Post-disaster social recovery: disaster governance lessons learnt from Tropical Cyclone Yasi
Silvia Serrao-Neumann (),
Florence Crick and
Darryl Low Choy
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Silvia Serrao-Neumann: The University of Waikato
Florence Crick: Grantham Research Institute on Climate Change and the Environment
Darryl Low Choy: Griffith University
Natural Hazards: Journal of the International Society for the Prevention and Mitigation of Natural Hazards, 2018, vol. 93, issue 3, 1163-1180
Abstract Post-disaster social recovery remains the least understood of the disaster phases despite increased risks of extreme events leading to disasters due to climate change. This paper contributes to advance this knowledge by focusing on the disaster recovery process of the Australian coastal town of Cardwell which was affected by category 4/5 Tropical Cyclone Yasi in 2011. Drawing on empirical data collected through semi-structured interviews with Cardwell residents post-Yasi, it examines issues related to social recovery in the first year of the disaster and 2 years later. Key findings discuss the role played by community members, volunteers and state actors in Cardwell’s post-disaster social recovery, especially with respect to how current disaster risk management trends based on self-reliance and shared responsibility unfolded in the recovery phase. Lessons learnt concerning disaster recovery governance are then extracted to inform policy implementation for disaster risk management to support social recovery and enhance disaster resilience in the light of climate change.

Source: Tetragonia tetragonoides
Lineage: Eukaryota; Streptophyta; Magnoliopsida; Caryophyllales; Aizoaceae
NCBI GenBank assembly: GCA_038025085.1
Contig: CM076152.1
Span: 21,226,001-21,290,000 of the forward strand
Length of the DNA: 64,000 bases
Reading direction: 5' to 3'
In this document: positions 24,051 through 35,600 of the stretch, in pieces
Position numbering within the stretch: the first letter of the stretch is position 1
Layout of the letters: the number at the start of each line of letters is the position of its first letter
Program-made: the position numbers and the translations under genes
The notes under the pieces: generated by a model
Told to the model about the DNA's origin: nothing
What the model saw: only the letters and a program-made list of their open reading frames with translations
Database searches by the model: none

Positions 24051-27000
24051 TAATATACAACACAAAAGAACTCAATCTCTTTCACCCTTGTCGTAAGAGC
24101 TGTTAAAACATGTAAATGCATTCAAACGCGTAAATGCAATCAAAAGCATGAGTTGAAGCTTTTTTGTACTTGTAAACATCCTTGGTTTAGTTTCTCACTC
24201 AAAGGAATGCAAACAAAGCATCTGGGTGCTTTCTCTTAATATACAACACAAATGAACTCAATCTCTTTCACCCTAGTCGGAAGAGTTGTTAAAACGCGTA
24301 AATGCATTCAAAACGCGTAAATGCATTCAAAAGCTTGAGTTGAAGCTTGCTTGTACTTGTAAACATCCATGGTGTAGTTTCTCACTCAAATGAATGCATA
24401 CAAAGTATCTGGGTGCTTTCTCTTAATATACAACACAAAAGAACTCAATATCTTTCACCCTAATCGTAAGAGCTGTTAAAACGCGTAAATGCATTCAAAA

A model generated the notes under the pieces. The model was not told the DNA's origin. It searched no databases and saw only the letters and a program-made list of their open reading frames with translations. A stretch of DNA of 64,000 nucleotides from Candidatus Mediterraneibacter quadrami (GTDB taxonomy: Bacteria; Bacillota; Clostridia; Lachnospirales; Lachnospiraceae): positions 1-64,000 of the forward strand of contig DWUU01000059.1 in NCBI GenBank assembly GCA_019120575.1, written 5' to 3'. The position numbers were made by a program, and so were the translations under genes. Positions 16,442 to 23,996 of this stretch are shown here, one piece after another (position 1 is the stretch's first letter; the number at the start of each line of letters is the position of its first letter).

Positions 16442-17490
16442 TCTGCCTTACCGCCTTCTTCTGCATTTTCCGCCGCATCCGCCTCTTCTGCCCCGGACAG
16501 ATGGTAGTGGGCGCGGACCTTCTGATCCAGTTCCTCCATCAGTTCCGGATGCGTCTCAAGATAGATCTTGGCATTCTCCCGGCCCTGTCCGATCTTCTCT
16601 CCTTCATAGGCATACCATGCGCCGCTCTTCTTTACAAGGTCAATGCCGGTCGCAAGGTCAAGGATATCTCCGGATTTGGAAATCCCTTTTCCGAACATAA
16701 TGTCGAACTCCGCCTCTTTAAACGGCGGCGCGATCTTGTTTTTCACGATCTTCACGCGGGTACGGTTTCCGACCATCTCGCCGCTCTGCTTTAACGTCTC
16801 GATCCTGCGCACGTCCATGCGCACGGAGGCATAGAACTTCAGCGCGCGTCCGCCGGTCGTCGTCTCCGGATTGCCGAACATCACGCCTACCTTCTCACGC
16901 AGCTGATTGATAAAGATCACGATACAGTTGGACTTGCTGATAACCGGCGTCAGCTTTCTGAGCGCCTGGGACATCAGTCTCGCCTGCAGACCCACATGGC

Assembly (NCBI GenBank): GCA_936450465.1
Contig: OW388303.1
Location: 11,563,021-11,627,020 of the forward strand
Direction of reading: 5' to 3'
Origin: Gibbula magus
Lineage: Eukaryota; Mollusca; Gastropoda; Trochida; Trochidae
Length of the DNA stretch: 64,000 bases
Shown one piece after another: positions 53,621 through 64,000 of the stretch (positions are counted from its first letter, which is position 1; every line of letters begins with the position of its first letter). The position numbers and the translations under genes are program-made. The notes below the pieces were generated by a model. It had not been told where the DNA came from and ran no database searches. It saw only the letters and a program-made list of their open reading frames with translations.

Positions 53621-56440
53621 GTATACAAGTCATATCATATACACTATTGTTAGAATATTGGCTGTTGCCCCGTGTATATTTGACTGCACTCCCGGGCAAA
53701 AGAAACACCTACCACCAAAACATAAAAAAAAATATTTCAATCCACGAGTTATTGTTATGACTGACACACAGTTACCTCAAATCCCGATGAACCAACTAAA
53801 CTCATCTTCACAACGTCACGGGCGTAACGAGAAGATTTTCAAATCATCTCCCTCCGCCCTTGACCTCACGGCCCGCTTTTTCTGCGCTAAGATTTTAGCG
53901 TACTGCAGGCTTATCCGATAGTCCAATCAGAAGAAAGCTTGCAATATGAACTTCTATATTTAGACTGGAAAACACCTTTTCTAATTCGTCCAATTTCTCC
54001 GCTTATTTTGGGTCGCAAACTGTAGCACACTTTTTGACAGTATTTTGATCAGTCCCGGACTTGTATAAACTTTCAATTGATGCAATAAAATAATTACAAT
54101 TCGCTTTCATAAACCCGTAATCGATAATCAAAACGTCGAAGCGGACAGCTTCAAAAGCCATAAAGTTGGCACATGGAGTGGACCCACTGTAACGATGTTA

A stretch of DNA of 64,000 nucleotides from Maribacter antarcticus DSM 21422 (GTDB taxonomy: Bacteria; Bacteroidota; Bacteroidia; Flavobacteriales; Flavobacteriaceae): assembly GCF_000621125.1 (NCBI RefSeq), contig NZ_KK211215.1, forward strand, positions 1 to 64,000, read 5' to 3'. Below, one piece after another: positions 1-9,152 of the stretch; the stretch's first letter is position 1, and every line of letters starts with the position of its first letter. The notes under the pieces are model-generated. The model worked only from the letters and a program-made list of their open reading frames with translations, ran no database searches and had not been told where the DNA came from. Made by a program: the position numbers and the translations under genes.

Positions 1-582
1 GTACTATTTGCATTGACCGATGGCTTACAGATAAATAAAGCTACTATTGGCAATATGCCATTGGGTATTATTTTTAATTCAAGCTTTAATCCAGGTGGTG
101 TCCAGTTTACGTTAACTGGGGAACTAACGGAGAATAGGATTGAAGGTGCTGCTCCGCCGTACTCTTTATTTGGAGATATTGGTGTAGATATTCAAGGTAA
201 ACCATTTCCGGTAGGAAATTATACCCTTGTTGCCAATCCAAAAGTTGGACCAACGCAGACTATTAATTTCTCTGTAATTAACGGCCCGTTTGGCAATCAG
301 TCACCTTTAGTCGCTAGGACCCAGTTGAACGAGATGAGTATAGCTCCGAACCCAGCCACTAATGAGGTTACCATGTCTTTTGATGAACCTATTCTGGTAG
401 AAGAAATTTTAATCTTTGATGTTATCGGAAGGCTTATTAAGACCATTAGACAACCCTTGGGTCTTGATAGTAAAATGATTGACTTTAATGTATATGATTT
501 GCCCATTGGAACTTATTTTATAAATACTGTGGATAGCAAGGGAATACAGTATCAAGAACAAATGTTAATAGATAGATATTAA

Keywords: Disaster risk reduction; Natural hazards; Resilience; Australia; Self-reliance; Shared responsibility (search for similar items in EconPapers)
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